Mark Zuckerberg could pay millions in taxes to the IRS on his meta earnings

Mark Zuckerberg could pay millions in taxes to the IRS on his meta earnings

Mark Zuckerberg delighted Meta and Wall Street shareholders this week with news of the social media giant’s first-ever earnings.

The IRS may also be happy, now that it has begun taxing millions in Meta stock dividends tied to Zuckerberg’s portfolio.

Zuckerberg, CEO of Meta Platforms Inc.

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It is poised to generate $700 million in revenue annually. He owns approximately 350 million shares, according to FactSet, and the company will begin paying a quarterly dividend of 50 cents per share.

That would generate roughly $167 million in federal taxes annually, after a 20% qualified gains tax and another 3.8% tax on wealthy households’ investment returns, two accounting experts said.

California’s 13.3% income tax on dividends could cost Zuckerberg another $93.1 million, said Andrew Belknap, an accounting professor at the University of Texas at Austin’s McCombs School of Business.

In all, that’s a total of $259.7 million in federal and state taxes annually on Meta’s earnings, Belknap estimates.

For context, American taxpayers reported more than $285 billion in qualified dividend income to the IRS as of mid-November 2023, according to agency statistics. Nearly 30 million tax returns reported qualifying earnings during that time.

Meta said that it plans to distribute quarterly cash dividends, with the first payment being in March.

Meta shares rose 20.5% on Friday, ending with a record close of $474.99. The Dow Jones Industrial Average (DJIA), S&P 500 SPX and Nasdaq Composite COMP closed higher on Friday.

“Zuck is getting his big break.”

Meta announced the dividend in its earnings results on Thursday, the same week Americans began filing their income taxes.

A look at Zuckerberg’s earnings and their tax implications offers a peek into the debate over the different ways wages and wealth are taxed.

“Zoc has got a huge opportunity,” said Andrew Schmidt, an accounting professor at North Carolina State University’s Ball College of Management, who also crunched the numbers for MarketWatch.

Nearly $167 million “seems like a high tax bill,” he said. But if Zuckerberg received $700 million in direct salary, Schmidt estimated he would be looking at a roughly $259 million tax bill on wages after they were taxed at the top marginal rate of 37%.

Federal income tax brackets range from 10% to 37%.

Meanwhile, the IRS taxes qualified dividends and capital gains at 0%, 15%, and 20%, depending on income and family status. The net investment income tax adds another 3.8% for individuals making at least $200,000 or couples making $250,000.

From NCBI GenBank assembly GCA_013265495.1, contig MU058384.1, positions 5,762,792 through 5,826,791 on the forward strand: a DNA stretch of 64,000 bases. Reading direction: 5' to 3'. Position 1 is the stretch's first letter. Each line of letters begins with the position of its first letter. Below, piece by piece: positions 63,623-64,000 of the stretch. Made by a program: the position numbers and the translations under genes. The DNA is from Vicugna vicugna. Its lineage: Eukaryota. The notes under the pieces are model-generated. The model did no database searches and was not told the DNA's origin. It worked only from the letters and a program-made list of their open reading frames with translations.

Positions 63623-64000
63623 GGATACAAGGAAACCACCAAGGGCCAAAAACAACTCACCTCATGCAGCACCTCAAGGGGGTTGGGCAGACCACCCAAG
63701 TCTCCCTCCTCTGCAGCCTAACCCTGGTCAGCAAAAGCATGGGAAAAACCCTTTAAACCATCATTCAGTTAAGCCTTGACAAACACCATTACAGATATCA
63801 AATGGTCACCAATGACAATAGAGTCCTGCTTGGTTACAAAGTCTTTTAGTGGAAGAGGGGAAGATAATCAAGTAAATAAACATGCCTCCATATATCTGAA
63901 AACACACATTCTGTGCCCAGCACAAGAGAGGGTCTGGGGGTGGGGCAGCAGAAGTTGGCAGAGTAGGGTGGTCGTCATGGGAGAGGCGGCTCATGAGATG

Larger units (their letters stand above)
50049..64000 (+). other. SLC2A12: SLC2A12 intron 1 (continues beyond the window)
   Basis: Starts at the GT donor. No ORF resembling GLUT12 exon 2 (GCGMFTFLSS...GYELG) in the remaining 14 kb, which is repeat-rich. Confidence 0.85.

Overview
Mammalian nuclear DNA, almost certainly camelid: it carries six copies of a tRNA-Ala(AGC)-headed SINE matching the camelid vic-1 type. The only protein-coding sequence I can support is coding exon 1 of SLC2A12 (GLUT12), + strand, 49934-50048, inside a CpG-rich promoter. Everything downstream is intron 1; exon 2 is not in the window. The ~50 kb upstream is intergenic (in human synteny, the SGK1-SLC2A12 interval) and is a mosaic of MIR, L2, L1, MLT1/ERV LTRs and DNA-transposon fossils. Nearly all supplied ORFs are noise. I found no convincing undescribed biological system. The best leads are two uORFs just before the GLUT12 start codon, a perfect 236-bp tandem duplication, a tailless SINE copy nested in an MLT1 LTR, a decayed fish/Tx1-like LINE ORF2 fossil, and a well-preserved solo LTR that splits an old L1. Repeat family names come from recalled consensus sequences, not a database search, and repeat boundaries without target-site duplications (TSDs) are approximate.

For federal and state taxes on Meta earnings, Zuckerberg would face a combined rate of 37.1%, Belknap noted. “The tax rate he charged on this is actually fairly high,” he said.

The gap in tax rates on income derived from wages and investments “has been a major criticism of American tax policy,” especially as lawmakers look for ways to generate more tax revenue, Schmidt said.

Schmidt added that ordinary individual investors enjoy the same preferential rates on capital gains and dividends as the top 1% of taxpayers. The problem is that those earnings and dividends represent a smaller portion of their income, while salaries, which are taxed at higher rates, represent a larger percentage.

Belknap noted that California tax rules do not provide special treatment for dividends.

Read also: Where Trump, Biden, and Haley stand on capital gains, the child tax credit, and other key tax issues

Zuckerberg will receive a base salary of $1 in 2022, a number that has not changed in several years. He is now worth $142 billion, according to the Bloomberg Billionaires Index, making him the fifth-richest person in the world.

Meta did not immediately respond to a request for comment.

Belknap and Schmidt noted that taxes on Meta’s profits would not be something Zuckerberg, or any Meta shareholders, whether large or small, would need to deal with until next year’s tax season.

But while taxpayers base their 1099-DIV forms on dividend income, IRS figures show that top-tier taxpayers are mostly reaping the rewards on preferential rates for qualified dividends.

Households worth at least $1 million accounted for 40% of the roughly $285.3 billion in eligible earnings reported through mid-November, according to agency figures.

For less wealthy investors, “it’s usually a nice supplement, but I’d say very few people live off dividends,” Belknap said.

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